Photo: Pet lovers are outraged at an approved Android app that depicts and glorifies dog-fighting. (Source: Android Market)
Should Google allow apps that promote illegal behavior and violent animal abuse?
In recent weeks Google Inc. (GOOG) has defended itself against investor claims that it’s veering off the path of fiscal responsibility and government suspicions that it may be behaving in anticompetitive manner in online markets. But this week the company faced an even more contentious challenge — the morality of its app store policy.
I. Google’s Android OS — Glorifying Animal Abuse?
Google has reapproved “KG Dogfighting”, a $2.99 app that offers violent depictions of animals being pitted against each other in a fight to the death. The app, developed by Kage Games LLC, was formerly titled “Dog Wars”, but was pulled and retitled due to a copyright complaint.
Kage Games describes the app writing:
Raise your dog to beat the best!
AN APP THAT WILL NEVER APPEAR IN THE iPHONE APP STORE!
The Controversial Dogfighting Android “DogWars – Beta” app by Kage Games LLC has been renamed and uploaded here to the market as a paid app!
Feed, water, train and FIGHT your virtual dog against other players… action games, chatroom, many characters and dogs to choose from, virtual store, etc
Progressive nonprofit Change.org has launched a non-profit campaign against the game, which it says glorifies animal abuse and criminal activity. Its petition to drop the game currently has 29,332 signatures.
Robert Pregulman, the creator of the petition, complains, “We cannot let Google off the hook for promoting a game that glorifies the abuse and torture of dogs.”
Stephanie Feldstein, Animals Editor at Change.org, adds, “Change.org provides a platform that empowers people to speak out against animal cruelty, whether it’s seeking justice for abuse that’s already occurred or preventing abuse by ending the glorification of the dogfighting culture. It’s incredible to see thousands of animal lovers using Change.org to send a strong message to Google that they don’t want the Android Market to condone a dogfighting app.”
The petition is backed by the American Humane Society which celebrates, “Be Kind to Animals Week” this week. Philadelphia Eagles’ star quarterback Michael Vick, himself a former dog-fighter who went to prison for funding a dog-fighting ring, condemned the game.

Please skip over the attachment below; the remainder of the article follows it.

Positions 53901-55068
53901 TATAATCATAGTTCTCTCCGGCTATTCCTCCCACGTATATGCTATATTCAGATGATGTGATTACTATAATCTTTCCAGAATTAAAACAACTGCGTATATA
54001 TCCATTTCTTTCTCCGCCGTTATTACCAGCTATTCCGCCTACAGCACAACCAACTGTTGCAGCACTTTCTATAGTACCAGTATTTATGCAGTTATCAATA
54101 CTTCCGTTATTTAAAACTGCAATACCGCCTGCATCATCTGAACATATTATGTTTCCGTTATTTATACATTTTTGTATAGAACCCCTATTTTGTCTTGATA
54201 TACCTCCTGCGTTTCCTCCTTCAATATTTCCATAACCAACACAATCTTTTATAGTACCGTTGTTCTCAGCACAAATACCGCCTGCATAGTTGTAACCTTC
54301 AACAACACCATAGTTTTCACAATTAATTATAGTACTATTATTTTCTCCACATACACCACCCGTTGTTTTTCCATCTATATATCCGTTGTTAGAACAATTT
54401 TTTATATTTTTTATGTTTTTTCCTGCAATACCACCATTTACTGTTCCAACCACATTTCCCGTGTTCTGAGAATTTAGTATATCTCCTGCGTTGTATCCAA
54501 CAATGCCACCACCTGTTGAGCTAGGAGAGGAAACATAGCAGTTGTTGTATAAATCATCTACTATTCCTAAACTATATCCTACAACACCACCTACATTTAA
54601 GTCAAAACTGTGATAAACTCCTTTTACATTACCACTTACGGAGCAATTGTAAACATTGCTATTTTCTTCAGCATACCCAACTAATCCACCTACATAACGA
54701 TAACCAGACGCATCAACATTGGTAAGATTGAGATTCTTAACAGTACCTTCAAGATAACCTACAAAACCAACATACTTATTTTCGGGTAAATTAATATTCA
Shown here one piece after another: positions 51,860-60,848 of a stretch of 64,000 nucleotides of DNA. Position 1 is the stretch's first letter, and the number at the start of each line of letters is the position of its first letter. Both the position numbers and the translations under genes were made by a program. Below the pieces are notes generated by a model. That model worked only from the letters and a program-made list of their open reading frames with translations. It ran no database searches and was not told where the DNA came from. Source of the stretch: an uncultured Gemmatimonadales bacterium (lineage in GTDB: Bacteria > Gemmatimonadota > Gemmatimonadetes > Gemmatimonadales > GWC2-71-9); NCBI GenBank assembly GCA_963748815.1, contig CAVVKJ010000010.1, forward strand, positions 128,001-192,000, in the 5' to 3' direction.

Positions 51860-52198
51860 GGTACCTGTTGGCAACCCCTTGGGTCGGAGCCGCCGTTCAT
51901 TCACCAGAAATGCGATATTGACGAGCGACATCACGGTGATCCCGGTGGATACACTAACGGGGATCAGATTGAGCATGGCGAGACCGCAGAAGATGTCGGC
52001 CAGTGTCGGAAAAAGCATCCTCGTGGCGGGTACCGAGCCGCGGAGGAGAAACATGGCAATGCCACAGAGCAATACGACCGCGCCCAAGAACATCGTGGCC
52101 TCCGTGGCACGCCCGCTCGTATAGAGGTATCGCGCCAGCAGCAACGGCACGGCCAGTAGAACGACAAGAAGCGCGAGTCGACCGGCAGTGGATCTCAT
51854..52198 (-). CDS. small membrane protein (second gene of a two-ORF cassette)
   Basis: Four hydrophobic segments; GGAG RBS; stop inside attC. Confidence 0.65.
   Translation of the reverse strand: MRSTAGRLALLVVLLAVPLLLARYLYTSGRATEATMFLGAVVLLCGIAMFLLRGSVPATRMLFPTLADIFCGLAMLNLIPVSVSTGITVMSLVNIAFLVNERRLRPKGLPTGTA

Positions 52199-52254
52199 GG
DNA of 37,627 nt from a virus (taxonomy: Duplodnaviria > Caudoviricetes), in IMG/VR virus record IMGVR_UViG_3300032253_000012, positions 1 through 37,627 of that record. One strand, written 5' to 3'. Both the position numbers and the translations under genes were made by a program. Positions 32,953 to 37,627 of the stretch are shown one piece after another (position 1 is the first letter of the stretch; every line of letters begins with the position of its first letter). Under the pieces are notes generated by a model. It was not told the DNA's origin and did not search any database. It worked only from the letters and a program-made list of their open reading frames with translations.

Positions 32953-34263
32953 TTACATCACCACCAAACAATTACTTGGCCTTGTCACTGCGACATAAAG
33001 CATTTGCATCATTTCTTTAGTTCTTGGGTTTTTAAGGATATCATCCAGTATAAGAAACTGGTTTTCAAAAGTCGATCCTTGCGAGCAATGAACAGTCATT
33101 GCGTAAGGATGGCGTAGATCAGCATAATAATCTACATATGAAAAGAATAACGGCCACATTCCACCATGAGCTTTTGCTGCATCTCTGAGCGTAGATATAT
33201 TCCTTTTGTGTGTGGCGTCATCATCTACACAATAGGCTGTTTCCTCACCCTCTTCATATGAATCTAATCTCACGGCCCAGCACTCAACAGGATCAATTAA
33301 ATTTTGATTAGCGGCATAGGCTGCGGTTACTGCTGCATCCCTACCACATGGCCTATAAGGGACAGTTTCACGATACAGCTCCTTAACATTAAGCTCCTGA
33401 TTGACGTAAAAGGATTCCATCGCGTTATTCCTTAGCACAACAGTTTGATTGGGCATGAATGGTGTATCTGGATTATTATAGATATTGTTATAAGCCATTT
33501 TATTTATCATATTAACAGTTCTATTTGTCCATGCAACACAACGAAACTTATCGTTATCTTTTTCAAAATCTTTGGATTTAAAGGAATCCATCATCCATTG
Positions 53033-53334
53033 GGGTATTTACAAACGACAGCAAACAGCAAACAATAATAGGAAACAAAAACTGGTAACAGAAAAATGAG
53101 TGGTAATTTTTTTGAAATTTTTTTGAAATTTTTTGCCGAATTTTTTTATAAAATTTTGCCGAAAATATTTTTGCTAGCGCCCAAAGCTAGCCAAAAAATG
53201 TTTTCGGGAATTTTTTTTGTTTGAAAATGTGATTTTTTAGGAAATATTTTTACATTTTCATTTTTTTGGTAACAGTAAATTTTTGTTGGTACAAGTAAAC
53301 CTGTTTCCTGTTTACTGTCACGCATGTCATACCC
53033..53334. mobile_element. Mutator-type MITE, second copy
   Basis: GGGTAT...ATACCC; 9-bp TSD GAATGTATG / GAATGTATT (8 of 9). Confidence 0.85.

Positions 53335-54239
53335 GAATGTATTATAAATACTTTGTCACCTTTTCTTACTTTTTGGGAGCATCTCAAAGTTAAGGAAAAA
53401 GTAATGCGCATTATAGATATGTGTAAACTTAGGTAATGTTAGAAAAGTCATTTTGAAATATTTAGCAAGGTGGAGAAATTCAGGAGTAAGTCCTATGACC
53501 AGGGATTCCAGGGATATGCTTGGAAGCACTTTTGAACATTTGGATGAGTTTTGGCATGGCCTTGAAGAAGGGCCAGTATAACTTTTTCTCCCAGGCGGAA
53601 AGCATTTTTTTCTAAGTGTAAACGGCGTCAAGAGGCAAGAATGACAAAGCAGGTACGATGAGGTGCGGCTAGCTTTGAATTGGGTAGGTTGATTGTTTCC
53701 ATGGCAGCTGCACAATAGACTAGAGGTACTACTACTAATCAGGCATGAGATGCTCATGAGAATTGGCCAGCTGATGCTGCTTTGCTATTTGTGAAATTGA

Mr. Vick who now speaks on behalf of the AHS to try to steer young people away from dog-fighting states:
I’ve come to learn the hard way that dogfighting is a dead-end street. Now, I am on the right side of this issue, and I think it’s important to send the smart message to kids, and not glorify this form of animal cruelty, even in an Android app.
In the U.S., dog-fighting and cruelty to pets is illegal under numerous state, federal, and municipal statutes.
Other opponents of the game include the American Society for the Prevention of Cruelty to Animals (ASPCA), Best Friends Animal Society, local rescue groups, and law enforcement officials.
II. Android’s Unique Position in the Market
Why are people so concerned about the app and Google’s stance on it? Well Android currently occupies a unique and pivotal position in the market.
Today, Google’s Android operating system is by far the biggest and fastest selling smartphone OS. It’s found on dozens of popular smartphone models sold around the globe. Analysts expect that it could reach a market share of 50 percent within the next several years.
Much like it overtook competitor Apple, Inc. (AAPL) in sales, Google is moving aggressively to overtake Apple in apps. At last count Google has around 200,000 apps in its Android Market, compared to Apple’s approximately 350,000 apps in its App Store.
Video game censorship is a touchy topic. Society today has embraced titles like Grand Theft Auto, which promote or glorify drug dealing, money laundering, murder, prostitution, vehicular larceny, and assault.
Google’s rival Apple practices a tighter policy of banning potentially controversial apps — though a few apps slip through the reviews process, such as the infamous “Baby Shaker” app.
By contrast, if the app isn’t malware Google pretty much gives developers full license to explore whatever kind of controversial themes they want — from crime to adult entertainment.
Technically, apps that glorify or depict criminal activities — without showing real world incidents — do not appear to be illegal. But there’s a growing societal push to ban apps glorifying such universally condemned activities as animal cruelty and child pornography.
Of course what is unacceptable in some cases varies greatly on your point of view. For example, People for the Ethical Treament of Animals (PETA) recently condemned Nintendo’s Cooking Mama for depicting cooking animal meat and elementary school parents recently complained that an ”edutainment” math title was “too violent”.
Google has not yet commented on its decision to allow the controversial app and Kage Games LLC has yet to publicly comment as well.
But the debate is clearly emerging as a fascinating dialogue on censorship, crime, and modern technology.